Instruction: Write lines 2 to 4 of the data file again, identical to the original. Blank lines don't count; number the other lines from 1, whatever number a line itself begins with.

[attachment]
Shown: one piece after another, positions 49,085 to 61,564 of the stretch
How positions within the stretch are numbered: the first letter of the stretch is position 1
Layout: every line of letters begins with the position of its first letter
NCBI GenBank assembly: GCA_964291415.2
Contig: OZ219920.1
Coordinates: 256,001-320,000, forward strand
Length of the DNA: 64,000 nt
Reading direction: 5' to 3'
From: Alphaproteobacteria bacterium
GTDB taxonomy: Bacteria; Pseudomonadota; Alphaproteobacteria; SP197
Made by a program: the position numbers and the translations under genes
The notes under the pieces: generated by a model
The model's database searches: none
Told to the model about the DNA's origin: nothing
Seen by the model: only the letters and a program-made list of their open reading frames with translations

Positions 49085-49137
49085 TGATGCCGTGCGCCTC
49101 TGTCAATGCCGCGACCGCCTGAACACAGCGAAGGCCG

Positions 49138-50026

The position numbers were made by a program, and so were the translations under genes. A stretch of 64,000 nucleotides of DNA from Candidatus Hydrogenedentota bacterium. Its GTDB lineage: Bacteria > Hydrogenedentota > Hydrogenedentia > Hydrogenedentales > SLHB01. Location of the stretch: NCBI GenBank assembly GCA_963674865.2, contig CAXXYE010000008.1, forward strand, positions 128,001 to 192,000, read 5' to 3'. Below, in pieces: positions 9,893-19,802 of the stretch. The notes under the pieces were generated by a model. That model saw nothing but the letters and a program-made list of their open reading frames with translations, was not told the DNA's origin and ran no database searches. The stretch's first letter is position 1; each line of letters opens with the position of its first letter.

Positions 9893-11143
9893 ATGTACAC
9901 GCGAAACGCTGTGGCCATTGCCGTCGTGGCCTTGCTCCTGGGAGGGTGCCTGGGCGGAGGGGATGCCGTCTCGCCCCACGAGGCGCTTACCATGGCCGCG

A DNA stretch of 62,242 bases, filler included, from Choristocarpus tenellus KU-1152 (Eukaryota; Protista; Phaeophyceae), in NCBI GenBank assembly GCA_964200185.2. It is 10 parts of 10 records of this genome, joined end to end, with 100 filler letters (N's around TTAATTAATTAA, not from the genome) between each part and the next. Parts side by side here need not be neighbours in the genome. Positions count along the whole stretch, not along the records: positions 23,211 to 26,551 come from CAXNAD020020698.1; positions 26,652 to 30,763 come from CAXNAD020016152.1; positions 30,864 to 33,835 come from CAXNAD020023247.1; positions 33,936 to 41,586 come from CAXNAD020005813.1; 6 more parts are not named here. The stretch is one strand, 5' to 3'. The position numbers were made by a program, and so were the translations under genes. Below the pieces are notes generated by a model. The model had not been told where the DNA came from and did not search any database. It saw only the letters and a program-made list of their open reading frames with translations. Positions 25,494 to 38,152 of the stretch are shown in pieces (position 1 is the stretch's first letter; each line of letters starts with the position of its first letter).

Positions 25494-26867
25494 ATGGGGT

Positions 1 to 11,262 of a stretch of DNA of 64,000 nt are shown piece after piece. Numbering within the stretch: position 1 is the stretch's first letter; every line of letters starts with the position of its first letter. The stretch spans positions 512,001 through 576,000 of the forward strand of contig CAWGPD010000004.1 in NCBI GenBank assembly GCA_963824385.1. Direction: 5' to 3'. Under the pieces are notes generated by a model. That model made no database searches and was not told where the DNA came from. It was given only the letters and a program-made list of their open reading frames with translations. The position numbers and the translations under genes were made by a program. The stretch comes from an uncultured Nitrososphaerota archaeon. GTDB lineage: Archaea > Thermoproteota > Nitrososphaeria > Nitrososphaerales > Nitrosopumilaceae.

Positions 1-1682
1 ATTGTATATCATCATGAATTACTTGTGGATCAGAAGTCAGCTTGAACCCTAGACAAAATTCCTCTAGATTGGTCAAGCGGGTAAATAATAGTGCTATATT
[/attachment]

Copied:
How positions within the stretch are numbered: the first letter of the stretch is position 1
Layout: every line of letters begins with the position of its first letter
NCBI GenBank assembly: GCA_964291415.2